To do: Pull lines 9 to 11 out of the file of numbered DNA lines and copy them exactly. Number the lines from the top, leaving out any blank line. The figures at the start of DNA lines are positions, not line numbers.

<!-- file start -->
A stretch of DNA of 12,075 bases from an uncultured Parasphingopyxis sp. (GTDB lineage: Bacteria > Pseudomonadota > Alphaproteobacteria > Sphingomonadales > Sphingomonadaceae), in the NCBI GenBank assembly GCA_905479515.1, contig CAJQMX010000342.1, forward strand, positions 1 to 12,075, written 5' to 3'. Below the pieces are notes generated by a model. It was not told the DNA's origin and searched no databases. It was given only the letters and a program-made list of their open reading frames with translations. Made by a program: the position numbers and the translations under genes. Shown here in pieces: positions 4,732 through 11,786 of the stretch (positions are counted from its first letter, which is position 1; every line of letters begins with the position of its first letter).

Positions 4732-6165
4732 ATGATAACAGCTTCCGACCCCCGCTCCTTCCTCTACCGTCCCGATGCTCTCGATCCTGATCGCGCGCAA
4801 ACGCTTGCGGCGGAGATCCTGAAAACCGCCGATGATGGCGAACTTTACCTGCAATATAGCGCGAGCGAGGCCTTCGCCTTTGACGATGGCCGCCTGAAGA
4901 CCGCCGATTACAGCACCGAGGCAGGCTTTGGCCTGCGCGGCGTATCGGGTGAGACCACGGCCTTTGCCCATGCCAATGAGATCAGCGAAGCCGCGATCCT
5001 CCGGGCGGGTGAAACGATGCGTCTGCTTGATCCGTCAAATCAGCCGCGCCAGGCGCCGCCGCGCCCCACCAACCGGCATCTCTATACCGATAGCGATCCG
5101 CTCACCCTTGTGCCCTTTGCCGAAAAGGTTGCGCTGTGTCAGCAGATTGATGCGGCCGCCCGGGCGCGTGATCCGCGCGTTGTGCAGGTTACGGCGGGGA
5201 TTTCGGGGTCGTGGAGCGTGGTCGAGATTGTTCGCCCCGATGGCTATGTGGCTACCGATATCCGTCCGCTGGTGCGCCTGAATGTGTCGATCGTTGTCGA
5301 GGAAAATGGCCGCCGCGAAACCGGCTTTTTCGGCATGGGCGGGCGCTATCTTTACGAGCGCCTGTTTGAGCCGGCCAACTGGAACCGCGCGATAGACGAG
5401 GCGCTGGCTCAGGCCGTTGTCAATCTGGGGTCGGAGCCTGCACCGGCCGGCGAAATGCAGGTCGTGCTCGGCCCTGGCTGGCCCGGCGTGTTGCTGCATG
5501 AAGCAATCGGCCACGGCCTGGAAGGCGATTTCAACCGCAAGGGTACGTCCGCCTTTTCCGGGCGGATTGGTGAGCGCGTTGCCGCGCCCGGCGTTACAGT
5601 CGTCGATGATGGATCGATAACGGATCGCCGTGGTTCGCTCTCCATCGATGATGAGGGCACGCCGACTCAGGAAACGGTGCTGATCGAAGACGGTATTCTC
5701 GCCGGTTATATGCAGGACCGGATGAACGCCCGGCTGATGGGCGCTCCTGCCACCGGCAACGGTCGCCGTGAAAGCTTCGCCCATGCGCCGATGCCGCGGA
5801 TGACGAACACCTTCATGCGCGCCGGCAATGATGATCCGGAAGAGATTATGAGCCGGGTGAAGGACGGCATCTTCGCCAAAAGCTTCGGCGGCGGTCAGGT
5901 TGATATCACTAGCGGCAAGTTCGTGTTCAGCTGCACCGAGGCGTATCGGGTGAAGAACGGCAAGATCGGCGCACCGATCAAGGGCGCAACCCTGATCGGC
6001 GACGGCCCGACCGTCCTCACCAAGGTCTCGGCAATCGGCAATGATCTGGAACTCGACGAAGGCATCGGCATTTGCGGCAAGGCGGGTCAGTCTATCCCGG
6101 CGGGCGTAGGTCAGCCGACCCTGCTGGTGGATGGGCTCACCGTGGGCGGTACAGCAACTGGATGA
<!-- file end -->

5301 GGAAAATGGCCGCCGCGAAACCGGCTTTTTCGGCATGGGCGGGCGCTATCTTTACGAGCGCCTGTTTGAGCCGGCCAACTGGAACCGCGCGATAGACGAG
5401 GCGCTGGCTCAGGCCGTTGTCAATCTGGGGTCGGAGCCTGCACCGGCCGGCGAAATGCAGGTCGTGCTCGGCCCTGGCTGGCCCGGCGTGTTGCTGCATG
5501 AAGCAATCGGCCACGGCCTGGAAGGCGATTTCAACCGCAAGGGTACGTCCGCCTTTTCCGGGCGGATTGGTGAGCGCGTTGCCGCGCCCGGCGTTACAGT